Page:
Why did Jesus choose Pentecost Sunday as the day to pour out the Holy Spirit?
To understand this question, one must know the key historical event that happened on this day. It was on the fiftieth day of Israel’s coming out of Egypt that the Lord descended upon Mount Sinai and spoke the Ten Commandments to Israel. us, Shavuot is also known as Zeman Mattan Torateinu, or “the Time of the Giving of the Torah.”
It is critical to understand that the Torah and the Spirit were given on the same day, the fiftieth day. But why is this so important? At the start of creation,
The earth was chaos and waste, darkness was on the surface of the deep, and the Ruach Elohim [Spirit of God] was hovering upon the surface of the water. Then God said, ‘Let there be light!’ and there was light. — Genesis 1:2–3 TLV
How does the Lord bring life out of the chaos and the darkness? By His Word and Spirit!
In the same way that the original creation was birthed through Word and Spirit, the work of the new creation begins by God giving His Word and climaxes in the giving of His Spirit on the exact same calendar day so that we might experience the life and light of God’s transforming power!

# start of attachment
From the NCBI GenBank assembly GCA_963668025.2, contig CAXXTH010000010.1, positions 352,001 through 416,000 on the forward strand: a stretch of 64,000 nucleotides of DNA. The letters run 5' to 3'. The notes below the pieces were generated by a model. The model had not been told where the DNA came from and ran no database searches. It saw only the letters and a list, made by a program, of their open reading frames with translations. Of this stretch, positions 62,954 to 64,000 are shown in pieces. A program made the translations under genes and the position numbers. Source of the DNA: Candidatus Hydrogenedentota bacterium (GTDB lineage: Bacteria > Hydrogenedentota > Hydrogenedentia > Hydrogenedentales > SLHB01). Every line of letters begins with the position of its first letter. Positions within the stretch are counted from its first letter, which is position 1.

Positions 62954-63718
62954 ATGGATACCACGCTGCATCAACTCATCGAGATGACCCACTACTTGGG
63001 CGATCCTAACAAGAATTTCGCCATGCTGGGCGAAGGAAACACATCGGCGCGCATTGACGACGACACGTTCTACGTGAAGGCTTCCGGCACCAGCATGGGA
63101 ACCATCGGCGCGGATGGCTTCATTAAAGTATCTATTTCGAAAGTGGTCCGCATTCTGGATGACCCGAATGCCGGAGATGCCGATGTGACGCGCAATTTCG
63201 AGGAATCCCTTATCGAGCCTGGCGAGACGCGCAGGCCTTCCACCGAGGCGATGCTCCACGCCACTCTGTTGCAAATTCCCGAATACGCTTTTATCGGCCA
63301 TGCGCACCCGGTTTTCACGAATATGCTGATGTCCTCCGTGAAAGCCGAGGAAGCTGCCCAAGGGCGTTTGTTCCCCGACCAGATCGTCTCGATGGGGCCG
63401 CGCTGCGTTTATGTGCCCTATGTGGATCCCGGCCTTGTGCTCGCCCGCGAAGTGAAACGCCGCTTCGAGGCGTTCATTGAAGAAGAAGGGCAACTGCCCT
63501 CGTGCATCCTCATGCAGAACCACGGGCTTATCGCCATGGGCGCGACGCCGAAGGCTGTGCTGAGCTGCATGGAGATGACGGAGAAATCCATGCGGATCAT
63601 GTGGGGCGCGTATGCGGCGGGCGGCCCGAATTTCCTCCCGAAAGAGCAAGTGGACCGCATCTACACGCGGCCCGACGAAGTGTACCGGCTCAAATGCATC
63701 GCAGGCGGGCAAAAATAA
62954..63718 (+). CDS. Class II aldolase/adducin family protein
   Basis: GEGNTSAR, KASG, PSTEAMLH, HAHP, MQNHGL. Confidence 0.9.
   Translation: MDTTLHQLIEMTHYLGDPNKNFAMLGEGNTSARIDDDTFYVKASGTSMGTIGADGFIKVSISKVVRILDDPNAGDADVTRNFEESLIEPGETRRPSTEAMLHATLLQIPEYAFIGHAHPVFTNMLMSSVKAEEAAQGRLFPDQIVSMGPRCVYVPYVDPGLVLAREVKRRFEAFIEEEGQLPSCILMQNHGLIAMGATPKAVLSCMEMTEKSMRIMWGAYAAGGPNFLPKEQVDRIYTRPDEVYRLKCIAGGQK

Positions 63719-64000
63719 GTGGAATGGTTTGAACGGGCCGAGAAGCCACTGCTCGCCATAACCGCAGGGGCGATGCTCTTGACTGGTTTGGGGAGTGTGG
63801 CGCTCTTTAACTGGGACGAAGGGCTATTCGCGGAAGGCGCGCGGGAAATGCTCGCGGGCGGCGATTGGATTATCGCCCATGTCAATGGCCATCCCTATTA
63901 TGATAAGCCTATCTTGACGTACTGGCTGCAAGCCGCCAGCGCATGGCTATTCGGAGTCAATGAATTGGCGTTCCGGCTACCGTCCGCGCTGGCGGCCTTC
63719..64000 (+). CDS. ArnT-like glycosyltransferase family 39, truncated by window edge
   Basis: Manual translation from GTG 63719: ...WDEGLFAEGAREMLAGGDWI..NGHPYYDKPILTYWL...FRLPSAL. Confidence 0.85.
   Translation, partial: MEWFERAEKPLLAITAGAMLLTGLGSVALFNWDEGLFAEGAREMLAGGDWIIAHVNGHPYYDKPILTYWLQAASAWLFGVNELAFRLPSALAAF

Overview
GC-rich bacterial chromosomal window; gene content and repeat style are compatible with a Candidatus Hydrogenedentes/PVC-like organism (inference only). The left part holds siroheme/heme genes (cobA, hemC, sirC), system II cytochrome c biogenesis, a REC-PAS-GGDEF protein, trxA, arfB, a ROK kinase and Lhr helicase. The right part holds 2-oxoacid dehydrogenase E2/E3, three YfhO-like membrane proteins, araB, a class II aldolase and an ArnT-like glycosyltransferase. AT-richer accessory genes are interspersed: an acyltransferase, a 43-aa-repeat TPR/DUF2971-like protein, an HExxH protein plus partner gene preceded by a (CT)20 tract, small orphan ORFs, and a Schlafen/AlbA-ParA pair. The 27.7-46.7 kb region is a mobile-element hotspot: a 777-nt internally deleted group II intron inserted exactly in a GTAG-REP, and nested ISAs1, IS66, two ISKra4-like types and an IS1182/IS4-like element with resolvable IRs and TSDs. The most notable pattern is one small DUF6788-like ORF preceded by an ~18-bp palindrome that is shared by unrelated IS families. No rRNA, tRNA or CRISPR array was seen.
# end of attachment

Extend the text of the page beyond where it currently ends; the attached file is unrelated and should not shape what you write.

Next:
But there is still more! On the Day of Pentecost in the New Testament,
a sound like the blowing of a violent wind came from heaven and filled the whole house where they were sitting. They saw what seemed to be tongues of fire that separated and came to rest on each of them. All of them were filled with the Holy Spirit and began to speak in other tongues as the Spirit enabled them. — Acts 2:2–4
From a Jewish perspective, Acts 2 is considered to be a reenactment of Mount Sinai or, better yet, a second Sinai experience. The booming of the wind was like the thunderings at Sinai, and the tongues of re over the disciples’ heads were akin to the cleft tongue that came out of the mouth of God when He uttered the Ten Commandments. Targum Neofiti, an ancient Aramaic paraphrase of the Hebrew Bible, describes the giving of the Ten Commandments by the mouth of God, “like torches of fire, a torch of fire to the right and a torch of flame to the left. It flew and winged swiftly in the air of the heavens and turned around and became visible in all the camps of Israel and… became engraved on the two tablets of the covenant.”1
In Acts 2, God again imprinted His Word as He did on Sinai. is time the stone of Sinai was replaced as God wrote His new covenant:
I will make a new covenant with the people of Israel… I will put my law in their minds and write it on their hearts. — Jeremiah 31:31, Jeremiah 31:33
God does not want His Word to remain written on stone tablets; He wants His words to be written on our hearts by the power of the Spirit!